Wednesday, August 12, 2009

Yair Yona

The story goes like this: Israeli Yair Yona bought Bert Jansch's debut at a record store in London after being intrigued by Jansch's face on the cover, fell in love with it, and switched from bass to 12-string acoustic guitar. It's a good story, and sonically it makes a lot of sense. Yona's ragas have all the elements of the classic finger-picking folkies, both the British side as well as the American Takoma tradition. It's hard to convey emotion without lyrics, and even harder for one man to do it alone, with a single instrument. But he succeeds admirably, mutating a few lengths of wire and a box of wood into a story-teller all its own. The thing that people forget is that an acoustic guitar can also be a percussion instrument, but a few slaps on the body and hard picks of the strings give "Struggled So Hard" a real backbeat.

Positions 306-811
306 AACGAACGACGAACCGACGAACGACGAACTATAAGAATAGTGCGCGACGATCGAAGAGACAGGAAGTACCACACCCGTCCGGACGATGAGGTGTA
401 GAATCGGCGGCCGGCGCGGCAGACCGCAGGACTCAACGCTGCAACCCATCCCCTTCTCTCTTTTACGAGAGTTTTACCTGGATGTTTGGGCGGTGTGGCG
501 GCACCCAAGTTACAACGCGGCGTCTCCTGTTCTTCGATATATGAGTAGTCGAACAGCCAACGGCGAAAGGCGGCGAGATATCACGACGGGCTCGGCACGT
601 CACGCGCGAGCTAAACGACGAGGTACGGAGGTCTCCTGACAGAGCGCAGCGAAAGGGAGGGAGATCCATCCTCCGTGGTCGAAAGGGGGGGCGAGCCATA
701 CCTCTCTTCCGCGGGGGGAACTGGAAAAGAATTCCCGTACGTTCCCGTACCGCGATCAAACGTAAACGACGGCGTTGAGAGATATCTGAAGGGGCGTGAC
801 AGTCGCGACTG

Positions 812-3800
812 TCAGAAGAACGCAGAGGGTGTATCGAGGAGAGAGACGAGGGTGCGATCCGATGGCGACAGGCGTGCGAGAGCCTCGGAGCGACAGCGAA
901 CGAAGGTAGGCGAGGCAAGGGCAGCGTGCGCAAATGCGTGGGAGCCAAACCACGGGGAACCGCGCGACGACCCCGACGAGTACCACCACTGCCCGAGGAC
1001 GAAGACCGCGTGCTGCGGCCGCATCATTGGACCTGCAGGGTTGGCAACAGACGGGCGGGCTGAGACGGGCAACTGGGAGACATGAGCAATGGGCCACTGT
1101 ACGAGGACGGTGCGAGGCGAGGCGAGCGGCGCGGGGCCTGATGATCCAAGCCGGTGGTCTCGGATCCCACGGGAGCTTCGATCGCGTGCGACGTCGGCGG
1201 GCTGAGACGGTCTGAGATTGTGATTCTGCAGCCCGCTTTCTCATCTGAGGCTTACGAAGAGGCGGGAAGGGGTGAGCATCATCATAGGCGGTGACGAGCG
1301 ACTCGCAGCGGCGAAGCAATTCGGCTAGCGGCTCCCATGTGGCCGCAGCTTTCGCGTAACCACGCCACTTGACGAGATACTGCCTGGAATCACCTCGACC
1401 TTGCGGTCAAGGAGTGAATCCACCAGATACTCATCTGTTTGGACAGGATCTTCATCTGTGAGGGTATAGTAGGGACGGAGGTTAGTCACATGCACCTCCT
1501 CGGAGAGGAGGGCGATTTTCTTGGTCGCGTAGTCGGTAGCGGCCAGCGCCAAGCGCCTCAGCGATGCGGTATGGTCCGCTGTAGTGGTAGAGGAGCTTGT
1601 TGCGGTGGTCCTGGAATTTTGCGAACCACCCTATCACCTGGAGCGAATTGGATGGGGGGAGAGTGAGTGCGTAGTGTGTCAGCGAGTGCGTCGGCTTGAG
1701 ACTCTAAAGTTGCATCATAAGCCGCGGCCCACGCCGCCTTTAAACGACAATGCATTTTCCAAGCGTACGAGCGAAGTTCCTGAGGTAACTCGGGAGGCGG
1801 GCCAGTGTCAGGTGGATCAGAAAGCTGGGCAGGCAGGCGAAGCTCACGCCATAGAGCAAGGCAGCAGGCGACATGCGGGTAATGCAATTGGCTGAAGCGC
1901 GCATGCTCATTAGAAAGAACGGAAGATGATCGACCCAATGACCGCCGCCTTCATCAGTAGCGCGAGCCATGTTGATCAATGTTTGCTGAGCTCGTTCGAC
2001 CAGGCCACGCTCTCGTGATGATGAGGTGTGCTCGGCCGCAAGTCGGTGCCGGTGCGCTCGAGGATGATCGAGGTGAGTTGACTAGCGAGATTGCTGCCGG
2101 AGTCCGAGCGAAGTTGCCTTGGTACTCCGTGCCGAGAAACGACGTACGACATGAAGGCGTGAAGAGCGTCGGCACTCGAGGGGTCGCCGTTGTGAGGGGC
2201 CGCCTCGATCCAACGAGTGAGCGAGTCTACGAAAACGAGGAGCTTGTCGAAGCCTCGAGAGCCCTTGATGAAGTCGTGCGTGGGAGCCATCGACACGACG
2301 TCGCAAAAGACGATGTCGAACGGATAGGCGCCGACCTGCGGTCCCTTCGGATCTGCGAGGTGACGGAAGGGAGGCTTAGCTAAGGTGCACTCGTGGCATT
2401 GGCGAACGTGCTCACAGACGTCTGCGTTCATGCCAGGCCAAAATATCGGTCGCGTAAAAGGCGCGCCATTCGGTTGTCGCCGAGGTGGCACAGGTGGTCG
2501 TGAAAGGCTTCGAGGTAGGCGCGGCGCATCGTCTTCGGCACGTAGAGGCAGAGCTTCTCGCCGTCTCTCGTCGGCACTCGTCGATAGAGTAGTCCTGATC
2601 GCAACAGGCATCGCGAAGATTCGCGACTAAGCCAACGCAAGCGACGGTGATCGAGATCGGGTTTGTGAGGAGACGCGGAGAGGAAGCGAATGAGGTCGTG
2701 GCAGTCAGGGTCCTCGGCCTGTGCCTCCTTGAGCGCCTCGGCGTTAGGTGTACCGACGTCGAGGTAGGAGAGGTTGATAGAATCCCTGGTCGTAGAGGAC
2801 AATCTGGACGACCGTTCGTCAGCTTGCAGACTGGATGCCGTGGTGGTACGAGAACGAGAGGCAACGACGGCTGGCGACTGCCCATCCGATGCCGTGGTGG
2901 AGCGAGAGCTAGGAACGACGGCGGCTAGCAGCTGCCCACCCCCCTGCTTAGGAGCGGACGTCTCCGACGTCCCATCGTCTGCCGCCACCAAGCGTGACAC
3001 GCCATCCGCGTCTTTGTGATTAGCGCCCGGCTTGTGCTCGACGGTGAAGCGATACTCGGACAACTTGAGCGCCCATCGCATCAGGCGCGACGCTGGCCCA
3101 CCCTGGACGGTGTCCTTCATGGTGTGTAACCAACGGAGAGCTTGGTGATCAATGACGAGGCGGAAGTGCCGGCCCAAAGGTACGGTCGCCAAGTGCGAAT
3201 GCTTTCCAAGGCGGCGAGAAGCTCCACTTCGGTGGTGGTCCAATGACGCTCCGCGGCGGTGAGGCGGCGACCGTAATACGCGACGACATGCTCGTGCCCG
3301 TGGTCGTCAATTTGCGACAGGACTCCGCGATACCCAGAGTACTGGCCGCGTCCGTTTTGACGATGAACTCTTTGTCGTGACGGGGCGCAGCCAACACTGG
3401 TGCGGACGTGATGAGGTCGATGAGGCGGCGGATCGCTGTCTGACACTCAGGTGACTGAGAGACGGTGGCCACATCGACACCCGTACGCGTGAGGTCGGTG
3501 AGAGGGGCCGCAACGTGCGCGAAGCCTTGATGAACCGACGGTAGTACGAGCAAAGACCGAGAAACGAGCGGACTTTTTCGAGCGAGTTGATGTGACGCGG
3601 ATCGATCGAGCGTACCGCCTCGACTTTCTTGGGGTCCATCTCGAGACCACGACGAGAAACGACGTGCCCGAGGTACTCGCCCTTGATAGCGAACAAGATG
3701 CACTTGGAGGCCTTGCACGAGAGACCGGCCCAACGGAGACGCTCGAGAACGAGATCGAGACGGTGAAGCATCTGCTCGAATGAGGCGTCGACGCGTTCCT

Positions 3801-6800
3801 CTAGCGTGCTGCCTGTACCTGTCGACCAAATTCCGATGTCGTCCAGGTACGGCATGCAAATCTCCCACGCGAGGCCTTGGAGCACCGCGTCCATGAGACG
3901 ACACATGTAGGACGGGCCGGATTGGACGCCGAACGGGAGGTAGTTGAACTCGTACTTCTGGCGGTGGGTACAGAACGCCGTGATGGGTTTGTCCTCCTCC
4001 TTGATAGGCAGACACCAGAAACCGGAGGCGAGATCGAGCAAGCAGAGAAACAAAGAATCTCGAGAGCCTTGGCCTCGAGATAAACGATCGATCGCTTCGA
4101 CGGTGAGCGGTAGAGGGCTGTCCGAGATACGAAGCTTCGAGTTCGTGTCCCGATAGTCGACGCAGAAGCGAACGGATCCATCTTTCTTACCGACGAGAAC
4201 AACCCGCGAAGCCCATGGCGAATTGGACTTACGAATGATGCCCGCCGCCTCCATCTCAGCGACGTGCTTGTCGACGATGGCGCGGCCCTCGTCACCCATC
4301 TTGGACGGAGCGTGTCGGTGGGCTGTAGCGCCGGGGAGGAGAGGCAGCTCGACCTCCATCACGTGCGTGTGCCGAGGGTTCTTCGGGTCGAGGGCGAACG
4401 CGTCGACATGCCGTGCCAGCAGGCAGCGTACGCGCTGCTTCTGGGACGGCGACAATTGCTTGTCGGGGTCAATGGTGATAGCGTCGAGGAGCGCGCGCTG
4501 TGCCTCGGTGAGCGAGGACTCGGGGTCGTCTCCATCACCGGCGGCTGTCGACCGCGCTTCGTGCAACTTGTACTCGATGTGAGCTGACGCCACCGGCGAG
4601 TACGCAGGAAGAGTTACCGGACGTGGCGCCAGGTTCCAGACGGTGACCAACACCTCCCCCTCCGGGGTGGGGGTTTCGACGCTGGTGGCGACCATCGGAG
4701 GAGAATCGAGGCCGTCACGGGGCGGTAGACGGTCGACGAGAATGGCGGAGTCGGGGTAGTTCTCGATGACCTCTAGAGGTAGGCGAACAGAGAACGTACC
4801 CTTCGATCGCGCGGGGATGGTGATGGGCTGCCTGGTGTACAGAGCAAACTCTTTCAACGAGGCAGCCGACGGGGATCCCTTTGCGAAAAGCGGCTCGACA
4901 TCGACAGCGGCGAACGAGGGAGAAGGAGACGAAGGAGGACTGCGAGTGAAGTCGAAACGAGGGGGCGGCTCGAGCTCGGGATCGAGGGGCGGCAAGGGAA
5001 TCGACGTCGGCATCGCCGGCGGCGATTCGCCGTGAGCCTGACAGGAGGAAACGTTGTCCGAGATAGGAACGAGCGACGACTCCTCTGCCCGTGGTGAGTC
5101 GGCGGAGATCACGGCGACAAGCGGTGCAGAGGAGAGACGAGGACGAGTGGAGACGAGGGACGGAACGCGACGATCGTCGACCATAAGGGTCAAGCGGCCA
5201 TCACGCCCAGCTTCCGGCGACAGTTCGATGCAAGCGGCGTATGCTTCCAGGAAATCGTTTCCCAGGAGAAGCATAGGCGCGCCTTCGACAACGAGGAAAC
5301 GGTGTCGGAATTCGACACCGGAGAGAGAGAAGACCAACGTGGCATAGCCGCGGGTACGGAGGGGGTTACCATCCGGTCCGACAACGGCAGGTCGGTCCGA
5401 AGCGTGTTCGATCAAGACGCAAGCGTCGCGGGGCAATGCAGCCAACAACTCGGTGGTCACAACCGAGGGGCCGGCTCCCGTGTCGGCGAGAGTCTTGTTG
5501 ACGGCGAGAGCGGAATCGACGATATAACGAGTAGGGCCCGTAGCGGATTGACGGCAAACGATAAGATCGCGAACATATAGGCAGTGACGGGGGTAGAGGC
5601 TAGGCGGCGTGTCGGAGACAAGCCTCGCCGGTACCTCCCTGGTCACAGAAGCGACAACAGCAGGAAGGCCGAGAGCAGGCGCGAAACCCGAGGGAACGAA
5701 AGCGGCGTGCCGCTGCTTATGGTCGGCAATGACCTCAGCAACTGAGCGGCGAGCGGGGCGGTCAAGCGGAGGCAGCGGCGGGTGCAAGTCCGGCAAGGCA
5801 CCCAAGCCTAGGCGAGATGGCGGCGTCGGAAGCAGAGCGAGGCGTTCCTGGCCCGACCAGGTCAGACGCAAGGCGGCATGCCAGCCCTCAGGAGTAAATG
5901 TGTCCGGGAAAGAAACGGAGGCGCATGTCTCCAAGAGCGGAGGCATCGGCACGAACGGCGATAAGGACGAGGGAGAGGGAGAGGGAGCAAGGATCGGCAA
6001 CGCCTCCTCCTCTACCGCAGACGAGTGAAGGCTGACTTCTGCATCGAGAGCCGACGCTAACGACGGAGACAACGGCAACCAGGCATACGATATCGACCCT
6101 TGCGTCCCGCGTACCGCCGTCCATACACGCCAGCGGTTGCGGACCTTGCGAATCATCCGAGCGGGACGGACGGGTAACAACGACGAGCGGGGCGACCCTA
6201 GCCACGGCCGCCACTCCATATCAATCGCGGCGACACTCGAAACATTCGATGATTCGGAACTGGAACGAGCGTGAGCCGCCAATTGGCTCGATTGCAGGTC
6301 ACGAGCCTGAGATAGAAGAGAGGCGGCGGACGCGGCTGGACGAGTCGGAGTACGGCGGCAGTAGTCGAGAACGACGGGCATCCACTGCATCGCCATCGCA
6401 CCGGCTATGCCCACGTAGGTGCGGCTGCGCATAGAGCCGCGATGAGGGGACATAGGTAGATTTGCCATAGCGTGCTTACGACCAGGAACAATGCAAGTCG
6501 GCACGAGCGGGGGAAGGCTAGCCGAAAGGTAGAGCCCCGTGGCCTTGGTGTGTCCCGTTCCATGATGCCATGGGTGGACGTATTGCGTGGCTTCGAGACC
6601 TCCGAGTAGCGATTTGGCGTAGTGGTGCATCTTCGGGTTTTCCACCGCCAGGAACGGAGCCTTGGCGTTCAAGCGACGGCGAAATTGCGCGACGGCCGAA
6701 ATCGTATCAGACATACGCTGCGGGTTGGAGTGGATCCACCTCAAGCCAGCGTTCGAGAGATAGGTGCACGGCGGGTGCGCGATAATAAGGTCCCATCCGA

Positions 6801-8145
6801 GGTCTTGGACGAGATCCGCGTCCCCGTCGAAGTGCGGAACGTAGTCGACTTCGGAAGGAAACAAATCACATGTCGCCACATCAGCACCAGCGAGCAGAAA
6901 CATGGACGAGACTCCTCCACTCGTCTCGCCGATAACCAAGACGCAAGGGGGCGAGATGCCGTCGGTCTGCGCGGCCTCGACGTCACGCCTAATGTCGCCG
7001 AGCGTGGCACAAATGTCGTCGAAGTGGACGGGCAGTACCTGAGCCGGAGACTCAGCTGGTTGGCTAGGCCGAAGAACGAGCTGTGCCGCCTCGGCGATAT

This is not necessarily a song about triumph, as no blues song can ever be; it's about getting back up from your knees and soldiering on. He's drawing from the same influences (and as talented) as contemporaries Jack Rose, Ben Chasney and James Blackshaw, but whereas each of those dabbled with alternate minimalism and maximalism, whether through feedback or reverb or face-melting electric riffs, Yona treats his object much more simply. You don't need a pedal to be emotive, and "Struggled So Hard" reaffirms faith in the guitar as a vehicle of quiet menace and stolid conviction.

Yair Yona - "Struggled So Hard"

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